In Retirement Planning, What’s Your Retirement Personality?

There are many ways to think about retirement planning, and your personality can influence yours. If your personality and plan match, you have a greater chance of retirement success.

A retiree and a financial adviser sit at a table going over paperwork with a financial adviser.
(Image credit: Getty Images)

When presenting a plan to a new retirement planning client, sometimes it resonates, and sometimes I get a blank look in response. I can tell right away if a retirement plan isn’t clicking with a client. But why do strategies that resonate with some clients fall flat with others?

It’s not because those latter plans don’t work, but rather, they don’t match the client’s retirement personality. If a client’s way of thinking about money doesn’t mesh with the plan, it’s unlikely to resonate with them. Research by Drs. Alejandro Murgu (opens in new tab)ia and Wade Pfau has shown there are four main ways people nearing or in retirement think about money.

1. Time-Segmentation Approach

The “time-segmentation” approach mentally places your money and assets into three buckets based on when you need to access them. Money you’ll need quick access to goes in a short-term bucket. You’d avoid investing this money in risky products because if the market is down when you need to access those funds, you’ll lose money. Instead, you’d choose lower-risk assets such as savings accounts, CDs and money market accounts.

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Money you don’t need to access quickly goes in a long-term bucket. This money can be invested in riskier products because if the market crashes, you don’t need to withdraw from that bucket and can therefore wait for the asset values to recover before converting them to cash. Having a long-term bucket gives you a shot at beating inflation with your investments.

The third, intermediate bucket is for income you’ll need within three to seven years. You’d likely pick a medium-risk strategy for the intermediate bucket. Too safe, and you might not realize sufficient returns, while investing in overly risky products exposes you to the possibility of losses that could result in an income shortfall.

People who favor the time-segmentation approach tend to view retirement in terms of net results over time rather than on a more immediate basis.

2. Risk-Wrap Approach

At the other end of the retirement personality spectrum is the “risk-wrap” approach. Someone favoring this approach doesn’t want to think about moving money between buckets, and they don’t want to take many chances with their nest egg. Rather, they want the retirement equivalent of a steady paycheck.

This retirement personality type will likely favor retirement assets with downside protection built in. Structured notes, insurance products and deferred annuities that return modest gains during market upswings but are insulated from market downturns are products they’re likely to favor.

3. Protected-Income Approach

This personality type is a blend of the first two, leaning toward the risk-wrap approach. A “protected-income” retiree wants to know the income from their retirement savings will remain level throughout their retirement. They’ll tend to favor skipping longer-term, higher-risk investments in favor of more predictability.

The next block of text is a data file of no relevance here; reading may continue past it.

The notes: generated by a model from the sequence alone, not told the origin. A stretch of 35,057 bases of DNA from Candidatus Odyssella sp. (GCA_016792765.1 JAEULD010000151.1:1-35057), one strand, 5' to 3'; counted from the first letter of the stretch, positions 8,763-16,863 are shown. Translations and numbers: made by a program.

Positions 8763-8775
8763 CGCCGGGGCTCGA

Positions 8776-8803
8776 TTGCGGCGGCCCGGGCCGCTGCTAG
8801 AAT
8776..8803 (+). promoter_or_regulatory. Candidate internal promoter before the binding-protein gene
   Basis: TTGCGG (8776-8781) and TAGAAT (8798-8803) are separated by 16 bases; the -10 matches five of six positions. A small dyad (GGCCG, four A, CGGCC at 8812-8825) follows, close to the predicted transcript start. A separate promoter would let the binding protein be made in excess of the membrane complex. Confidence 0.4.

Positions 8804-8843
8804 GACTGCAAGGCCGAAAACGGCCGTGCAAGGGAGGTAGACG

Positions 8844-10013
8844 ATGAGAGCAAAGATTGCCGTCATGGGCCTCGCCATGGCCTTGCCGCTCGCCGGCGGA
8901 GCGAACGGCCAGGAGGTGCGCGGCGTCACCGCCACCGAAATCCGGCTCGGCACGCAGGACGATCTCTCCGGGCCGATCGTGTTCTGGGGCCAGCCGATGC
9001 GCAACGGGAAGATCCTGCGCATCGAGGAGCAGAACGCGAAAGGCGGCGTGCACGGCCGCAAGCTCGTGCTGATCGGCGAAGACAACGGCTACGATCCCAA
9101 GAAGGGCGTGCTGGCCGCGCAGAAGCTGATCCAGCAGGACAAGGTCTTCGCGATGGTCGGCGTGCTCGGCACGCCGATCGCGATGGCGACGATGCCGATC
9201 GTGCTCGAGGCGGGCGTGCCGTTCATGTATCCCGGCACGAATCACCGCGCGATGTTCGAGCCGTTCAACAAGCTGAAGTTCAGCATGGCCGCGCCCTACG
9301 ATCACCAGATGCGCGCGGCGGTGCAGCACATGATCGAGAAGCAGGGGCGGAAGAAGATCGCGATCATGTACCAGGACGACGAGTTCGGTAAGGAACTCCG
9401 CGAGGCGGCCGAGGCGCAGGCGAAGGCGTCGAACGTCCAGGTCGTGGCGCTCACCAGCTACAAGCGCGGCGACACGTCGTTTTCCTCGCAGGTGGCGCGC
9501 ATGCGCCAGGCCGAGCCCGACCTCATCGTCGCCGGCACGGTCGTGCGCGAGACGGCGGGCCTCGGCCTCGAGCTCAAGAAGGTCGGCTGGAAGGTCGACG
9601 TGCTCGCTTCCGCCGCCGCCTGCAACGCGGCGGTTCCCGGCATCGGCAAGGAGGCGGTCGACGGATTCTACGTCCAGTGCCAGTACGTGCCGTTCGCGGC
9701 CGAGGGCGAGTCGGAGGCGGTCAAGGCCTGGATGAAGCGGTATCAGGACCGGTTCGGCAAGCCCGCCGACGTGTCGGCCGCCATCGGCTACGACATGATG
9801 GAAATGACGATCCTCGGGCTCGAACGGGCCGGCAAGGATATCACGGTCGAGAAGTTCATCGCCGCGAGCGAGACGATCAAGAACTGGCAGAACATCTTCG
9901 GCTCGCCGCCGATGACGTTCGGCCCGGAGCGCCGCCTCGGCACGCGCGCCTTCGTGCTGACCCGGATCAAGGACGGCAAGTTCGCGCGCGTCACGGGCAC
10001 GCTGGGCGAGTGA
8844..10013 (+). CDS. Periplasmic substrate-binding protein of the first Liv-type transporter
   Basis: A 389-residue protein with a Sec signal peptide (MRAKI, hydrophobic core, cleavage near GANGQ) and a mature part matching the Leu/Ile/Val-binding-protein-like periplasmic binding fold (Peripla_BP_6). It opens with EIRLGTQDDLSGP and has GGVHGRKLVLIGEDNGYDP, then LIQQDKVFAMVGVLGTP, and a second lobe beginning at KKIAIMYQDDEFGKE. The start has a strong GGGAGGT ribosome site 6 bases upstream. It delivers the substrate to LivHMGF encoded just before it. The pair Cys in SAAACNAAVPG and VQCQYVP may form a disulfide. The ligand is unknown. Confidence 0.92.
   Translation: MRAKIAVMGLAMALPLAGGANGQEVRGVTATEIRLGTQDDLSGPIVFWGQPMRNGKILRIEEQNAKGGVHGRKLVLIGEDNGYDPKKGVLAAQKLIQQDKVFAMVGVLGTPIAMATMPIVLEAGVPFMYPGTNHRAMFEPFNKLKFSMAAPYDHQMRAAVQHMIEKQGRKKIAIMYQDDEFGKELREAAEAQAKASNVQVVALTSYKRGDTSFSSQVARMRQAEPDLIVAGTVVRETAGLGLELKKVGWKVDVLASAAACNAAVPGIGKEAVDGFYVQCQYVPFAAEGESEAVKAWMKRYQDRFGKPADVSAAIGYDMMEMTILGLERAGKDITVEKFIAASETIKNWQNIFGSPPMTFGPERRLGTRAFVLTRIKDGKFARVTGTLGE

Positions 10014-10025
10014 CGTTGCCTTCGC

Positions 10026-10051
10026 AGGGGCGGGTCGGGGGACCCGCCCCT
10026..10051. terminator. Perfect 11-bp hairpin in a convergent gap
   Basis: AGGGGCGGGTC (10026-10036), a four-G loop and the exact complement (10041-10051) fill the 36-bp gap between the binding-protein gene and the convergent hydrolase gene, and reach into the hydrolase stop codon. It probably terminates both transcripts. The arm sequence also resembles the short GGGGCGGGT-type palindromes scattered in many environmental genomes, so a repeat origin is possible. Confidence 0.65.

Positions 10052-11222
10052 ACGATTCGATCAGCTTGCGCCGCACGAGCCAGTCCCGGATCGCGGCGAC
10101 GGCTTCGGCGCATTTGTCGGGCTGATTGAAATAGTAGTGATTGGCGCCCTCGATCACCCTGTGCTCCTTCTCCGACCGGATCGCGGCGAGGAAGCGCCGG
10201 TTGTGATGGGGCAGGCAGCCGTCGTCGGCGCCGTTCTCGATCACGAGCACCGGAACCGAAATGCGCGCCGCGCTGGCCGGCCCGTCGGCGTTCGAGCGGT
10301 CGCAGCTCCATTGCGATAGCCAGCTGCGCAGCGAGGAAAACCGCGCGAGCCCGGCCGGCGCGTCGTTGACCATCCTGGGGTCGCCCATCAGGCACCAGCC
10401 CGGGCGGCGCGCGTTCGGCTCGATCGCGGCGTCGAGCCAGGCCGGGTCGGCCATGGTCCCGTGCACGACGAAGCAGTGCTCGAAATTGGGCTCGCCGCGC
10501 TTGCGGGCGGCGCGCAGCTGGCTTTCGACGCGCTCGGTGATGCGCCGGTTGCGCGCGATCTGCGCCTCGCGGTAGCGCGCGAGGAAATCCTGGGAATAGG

4. Total-Return Approach

A “total-return” personality type doesn’t need to know that they’ll be withdrawing the same amount from their accounts year-over-year. They target ultimate retirement success and adjust their income plans frequently to keep the probability of that success high. This person is more likely to be willing to invest in higher-risk/reward assets during retirement.

Understanding the differences between retirement personality types can help you and your financial adviser arrive at a plan that resonates with your personality while still being a sound strategy. If you’re nearing retirement and are planning to meet with a financial adviser to discuss your retirement income strategy, it’s a good idea to consider which of these personality types best aligns with your values.

When you and your financial professional are in alignment regarding your retirement strategy, it increases the likelihood of retirement success. A strategy that is poorly matched with your retirement personality is one that you’re more likely to have negative feelings about. This can cause you to make changes based on your emotions, and doing so at inopportune times can have a negative impact on your finances.

Retirement plans matching your personality can also make retirement more enjoyable for non-financial reasons. If your retirement strategy makes you fundamentally nervous or upset, even if it’s a sound strategy, you will likely spend a lot of your time being nervous and upset. That’s not an optimal way to experience what should be an enjoyable permanent vacation.

Work with your financial professional to understand how your personality impacts your approach to retirement financing. Doing so can yield better results, financial and otherwise.

This article was written by and presents the views of our contributing adviser, not the Kiplinger editorial staff. You can check adviser records with the SEC (opens in new tab) or with FINRA (opens in new tab).

Samuel V. Gaeta, CFP®
Principal, Director of Financial Planning, Defined Financial Planning

As Principal and Director of Financial Planning, Sam Gaeta helps clients identify financial goals and make plan recommendations using the five domains of financial planning -- Cash Flow, Investments, Insurance, Taxes and Estate Planning. He is responsible for prioritizing clients' financial objectives and effectively implementing their investment plans and actively monitors the ever-changing nature of clients' financial and investment plans.